The UN nuclear watchdog chief has begun talks in Tehran with Iran’s top officials over the country’s controversial nuclear programme.
Yukiya Amano, the head of the International Atomic Energy Agency, met the head of Iran's nuclear energy organisation, Fereydoun Abbasi-Davani, hours after his pre-dawn arrival on Monday, according to ISNA news agency.
After the talks, Abbasi-Davani's office issued a statement saying issues were raised "in a frank manner and proposals were made to remove ambiguities and to develop co-operation", AFP news agency reported.
Amano was also expected to meet Iran's chief nuclear negotiator Saeed Jalili and Foreign Minister Ali Akbar Salehi, ahead of a crunch meeting in Baghdad on Wednesday between Iran and a group of world powers to discuss concerns over its suspected nuclear weapons drive.
Al Jazeera's Imran Khan, reporting from Tehran, said Amano's visit was "crucial".
"Many people say that a man of this stature wouldn't visit [Iran] at this crucial time unless they were very close to singing a framework deal [to inspect suspected weapons sites]," our correspondent said.
Khan said this trip represents the potential end of a stalemate, as the last IAEA chief to visit Iran was Mohamed ElBaradei in 2009.
By promising co-operation with UN inspectors, diplomats say Iran might aim for leverage ahead of the broader negotiations, where the US and its allies want Iran to halt works they say are cover for developing nuclear weapons.
Western sanctions on Iran's energy exports, and threats by Israel and Washington of military action, have pushed up world oil prices.
The nuclear watchdog wants access to sites, officials and documents to shed light on activities in Iran that could be used to develop the capability to make nuclear weapons, especially at the Parchin military complex southeast of Tehran.
Two meetings between Iran and senior Amano aides in Tehran in January and February failed to make any notable progress.
Heading off crisis
Such a deal would also not be enough to allay international concerns. World powers want Iran to curb uranium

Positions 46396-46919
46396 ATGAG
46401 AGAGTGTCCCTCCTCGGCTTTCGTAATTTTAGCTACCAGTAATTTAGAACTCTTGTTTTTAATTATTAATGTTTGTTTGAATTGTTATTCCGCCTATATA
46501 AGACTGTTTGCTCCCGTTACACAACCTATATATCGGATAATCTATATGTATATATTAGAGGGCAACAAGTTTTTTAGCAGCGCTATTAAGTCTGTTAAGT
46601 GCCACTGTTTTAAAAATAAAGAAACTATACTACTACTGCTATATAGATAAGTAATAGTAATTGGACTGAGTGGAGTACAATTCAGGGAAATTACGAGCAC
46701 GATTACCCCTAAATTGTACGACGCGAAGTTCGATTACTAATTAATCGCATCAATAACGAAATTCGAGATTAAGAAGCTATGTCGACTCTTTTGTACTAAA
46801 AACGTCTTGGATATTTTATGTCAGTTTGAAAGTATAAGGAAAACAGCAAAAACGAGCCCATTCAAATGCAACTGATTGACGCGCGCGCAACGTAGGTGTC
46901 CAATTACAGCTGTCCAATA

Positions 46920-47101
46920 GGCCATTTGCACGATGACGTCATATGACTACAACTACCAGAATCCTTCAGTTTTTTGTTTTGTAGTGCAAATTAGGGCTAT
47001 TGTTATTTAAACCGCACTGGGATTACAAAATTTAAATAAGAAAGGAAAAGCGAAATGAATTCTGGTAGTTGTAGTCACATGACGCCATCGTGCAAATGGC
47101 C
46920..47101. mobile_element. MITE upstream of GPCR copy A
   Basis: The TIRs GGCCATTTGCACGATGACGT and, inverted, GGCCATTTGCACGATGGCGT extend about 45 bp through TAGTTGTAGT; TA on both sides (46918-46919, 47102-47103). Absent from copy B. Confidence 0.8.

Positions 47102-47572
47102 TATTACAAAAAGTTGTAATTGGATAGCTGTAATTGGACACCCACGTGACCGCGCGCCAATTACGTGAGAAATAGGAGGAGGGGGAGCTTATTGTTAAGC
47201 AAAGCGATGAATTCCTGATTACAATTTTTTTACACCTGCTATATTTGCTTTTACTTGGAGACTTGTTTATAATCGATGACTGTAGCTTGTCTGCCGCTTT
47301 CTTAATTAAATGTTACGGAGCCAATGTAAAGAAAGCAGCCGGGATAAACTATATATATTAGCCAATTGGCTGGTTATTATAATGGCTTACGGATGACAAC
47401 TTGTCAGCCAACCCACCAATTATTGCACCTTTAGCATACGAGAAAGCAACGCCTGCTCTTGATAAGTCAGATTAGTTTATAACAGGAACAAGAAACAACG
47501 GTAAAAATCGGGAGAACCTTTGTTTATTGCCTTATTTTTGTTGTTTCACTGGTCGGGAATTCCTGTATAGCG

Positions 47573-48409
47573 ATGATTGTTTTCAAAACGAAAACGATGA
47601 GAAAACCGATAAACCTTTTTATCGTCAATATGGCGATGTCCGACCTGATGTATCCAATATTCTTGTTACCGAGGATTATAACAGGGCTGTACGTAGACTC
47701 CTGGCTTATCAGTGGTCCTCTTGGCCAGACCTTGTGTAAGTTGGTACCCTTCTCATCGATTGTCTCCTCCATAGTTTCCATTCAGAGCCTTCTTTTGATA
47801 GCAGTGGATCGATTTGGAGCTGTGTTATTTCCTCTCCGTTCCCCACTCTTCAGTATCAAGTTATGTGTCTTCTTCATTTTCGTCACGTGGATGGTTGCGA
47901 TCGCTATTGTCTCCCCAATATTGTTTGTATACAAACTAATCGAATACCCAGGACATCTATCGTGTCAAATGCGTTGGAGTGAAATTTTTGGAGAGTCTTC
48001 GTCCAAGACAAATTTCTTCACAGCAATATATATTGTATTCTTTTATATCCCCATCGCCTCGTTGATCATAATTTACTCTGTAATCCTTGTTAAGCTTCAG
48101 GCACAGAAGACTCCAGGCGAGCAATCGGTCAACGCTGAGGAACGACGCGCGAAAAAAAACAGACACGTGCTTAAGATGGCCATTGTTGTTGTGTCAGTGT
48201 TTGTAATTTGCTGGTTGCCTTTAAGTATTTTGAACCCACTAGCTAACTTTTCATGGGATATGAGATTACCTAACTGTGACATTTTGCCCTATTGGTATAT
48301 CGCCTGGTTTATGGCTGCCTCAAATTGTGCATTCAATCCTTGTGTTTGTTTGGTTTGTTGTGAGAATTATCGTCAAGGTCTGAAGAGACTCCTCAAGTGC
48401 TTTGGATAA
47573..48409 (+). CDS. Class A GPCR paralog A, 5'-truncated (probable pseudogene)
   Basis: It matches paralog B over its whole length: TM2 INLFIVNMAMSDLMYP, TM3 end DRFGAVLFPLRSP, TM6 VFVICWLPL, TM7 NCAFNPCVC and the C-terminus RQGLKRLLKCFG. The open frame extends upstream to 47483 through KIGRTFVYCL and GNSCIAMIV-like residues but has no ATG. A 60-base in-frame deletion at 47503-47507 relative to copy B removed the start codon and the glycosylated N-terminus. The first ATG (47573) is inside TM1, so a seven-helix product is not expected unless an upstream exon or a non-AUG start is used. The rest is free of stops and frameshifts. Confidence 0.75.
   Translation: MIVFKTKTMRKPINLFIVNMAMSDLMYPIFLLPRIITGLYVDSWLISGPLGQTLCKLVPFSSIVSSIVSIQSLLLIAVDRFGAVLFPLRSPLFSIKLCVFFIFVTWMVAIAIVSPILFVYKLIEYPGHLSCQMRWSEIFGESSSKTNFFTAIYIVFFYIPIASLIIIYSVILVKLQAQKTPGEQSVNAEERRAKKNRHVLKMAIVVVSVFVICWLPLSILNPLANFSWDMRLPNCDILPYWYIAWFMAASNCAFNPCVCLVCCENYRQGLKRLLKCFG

enrichment, which can have both civilian and military purposes.
Iran insists its nuclear programme is intended only to generate electricity and other civilian uses.
Unlike Israel, assumed to have the Middle East's only nuclear arsenal, Iran is a signatory to treaties that oblige it to work with the IAEA.
Leaders of the G8, worried about the effect of high oil prices on their faltering economies, raised the pressure on Iran on Saturday, signalling their readiness to tap into emergency oil stockpiles this summer if tougher new sanctions on Tehran strain supplies.
"All of us are firmly committed to continuing with the approach of sanctions and pressure in combination with diplomatic discussions," US President Barack Obama said.
Israel, convinced a nuclear-armed Iran would pose a mortal threat, has, like the US, not ruled out air strikes to stop Iran's atomic progress if it deems diplomacy has failed.
In Baghdad, the powers' main goal will be to get Iran to stop the higher-grade uranium enrichment it started two years ago and has since expanded, shortening the time needed for any weapons bid.
Iran says it needs the uranium enriched to a fissile concentration of 20 per cent for its medical research reactor.
An adviser to Iran's Supreme Leader Ayatollah Ali Khamenei said there were hopes the Baghdad meeting would be successful.
The IAEA wants Iran to address issues raised by an agency report last year that revealed intelligence pointing to past and possibly ongoing activity to help develop atomic arms.
Iran says the intelligence is fabricated, and has so far resisted requests for inspectors to visit Parchin.